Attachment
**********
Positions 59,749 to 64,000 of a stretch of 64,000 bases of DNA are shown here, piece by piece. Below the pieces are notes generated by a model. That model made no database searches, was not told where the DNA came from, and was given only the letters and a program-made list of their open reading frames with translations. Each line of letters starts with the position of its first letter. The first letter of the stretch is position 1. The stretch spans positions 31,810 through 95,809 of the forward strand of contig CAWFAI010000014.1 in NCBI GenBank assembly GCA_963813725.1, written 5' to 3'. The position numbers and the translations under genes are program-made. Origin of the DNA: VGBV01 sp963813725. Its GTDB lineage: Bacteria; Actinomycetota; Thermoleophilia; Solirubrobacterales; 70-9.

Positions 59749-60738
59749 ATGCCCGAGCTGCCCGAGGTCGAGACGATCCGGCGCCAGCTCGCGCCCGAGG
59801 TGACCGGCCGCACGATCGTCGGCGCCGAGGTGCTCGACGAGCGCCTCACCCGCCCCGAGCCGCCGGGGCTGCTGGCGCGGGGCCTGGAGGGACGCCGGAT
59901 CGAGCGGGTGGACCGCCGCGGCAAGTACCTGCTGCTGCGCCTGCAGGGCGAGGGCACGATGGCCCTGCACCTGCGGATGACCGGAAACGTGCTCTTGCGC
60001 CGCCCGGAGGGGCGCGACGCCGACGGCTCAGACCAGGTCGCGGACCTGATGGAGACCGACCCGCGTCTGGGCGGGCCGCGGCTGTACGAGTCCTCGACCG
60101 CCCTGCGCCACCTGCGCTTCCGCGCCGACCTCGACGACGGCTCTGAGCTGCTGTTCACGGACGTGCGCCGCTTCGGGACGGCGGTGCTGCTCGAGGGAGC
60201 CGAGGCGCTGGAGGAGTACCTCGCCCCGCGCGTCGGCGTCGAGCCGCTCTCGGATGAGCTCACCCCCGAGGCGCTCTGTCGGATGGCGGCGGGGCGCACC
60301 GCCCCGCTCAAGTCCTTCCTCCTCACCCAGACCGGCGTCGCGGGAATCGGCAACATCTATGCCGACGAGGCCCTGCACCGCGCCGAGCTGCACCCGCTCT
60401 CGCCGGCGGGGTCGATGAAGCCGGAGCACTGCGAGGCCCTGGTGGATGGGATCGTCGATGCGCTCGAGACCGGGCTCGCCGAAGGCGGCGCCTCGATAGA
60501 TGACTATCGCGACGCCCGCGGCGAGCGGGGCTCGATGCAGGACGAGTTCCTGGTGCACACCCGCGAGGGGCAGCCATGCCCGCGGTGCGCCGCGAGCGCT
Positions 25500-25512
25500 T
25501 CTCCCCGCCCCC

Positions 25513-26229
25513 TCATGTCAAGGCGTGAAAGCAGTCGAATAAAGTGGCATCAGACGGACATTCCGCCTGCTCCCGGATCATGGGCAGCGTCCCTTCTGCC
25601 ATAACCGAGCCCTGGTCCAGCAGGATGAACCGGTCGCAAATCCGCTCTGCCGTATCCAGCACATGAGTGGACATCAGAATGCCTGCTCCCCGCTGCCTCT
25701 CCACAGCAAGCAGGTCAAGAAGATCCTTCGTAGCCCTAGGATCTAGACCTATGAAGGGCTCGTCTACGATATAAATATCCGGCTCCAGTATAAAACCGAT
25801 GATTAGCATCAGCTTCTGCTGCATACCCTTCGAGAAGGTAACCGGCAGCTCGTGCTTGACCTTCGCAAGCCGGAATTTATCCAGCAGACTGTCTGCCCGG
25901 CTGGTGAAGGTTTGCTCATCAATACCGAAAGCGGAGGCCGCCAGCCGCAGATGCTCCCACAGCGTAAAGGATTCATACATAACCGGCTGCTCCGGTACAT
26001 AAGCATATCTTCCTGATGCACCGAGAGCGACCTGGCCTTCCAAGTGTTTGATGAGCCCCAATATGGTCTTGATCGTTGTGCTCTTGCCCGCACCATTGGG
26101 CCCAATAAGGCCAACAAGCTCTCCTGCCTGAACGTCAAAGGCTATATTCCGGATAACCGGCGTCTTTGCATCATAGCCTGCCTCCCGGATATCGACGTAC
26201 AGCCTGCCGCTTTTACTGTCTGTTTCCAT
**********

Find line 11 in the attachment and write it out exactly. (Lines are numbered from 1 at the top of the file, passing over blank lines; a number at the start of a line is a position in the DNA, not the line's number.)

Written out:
60501 TGACTATCGCGACGCCCGCGGCGAGCGGGGCTCGATGCAGGACGAGTTCCTGGTGCACACCCGCGAGGGGCAGCCATGCCCGCGGTGCGCCGCGAGCGCT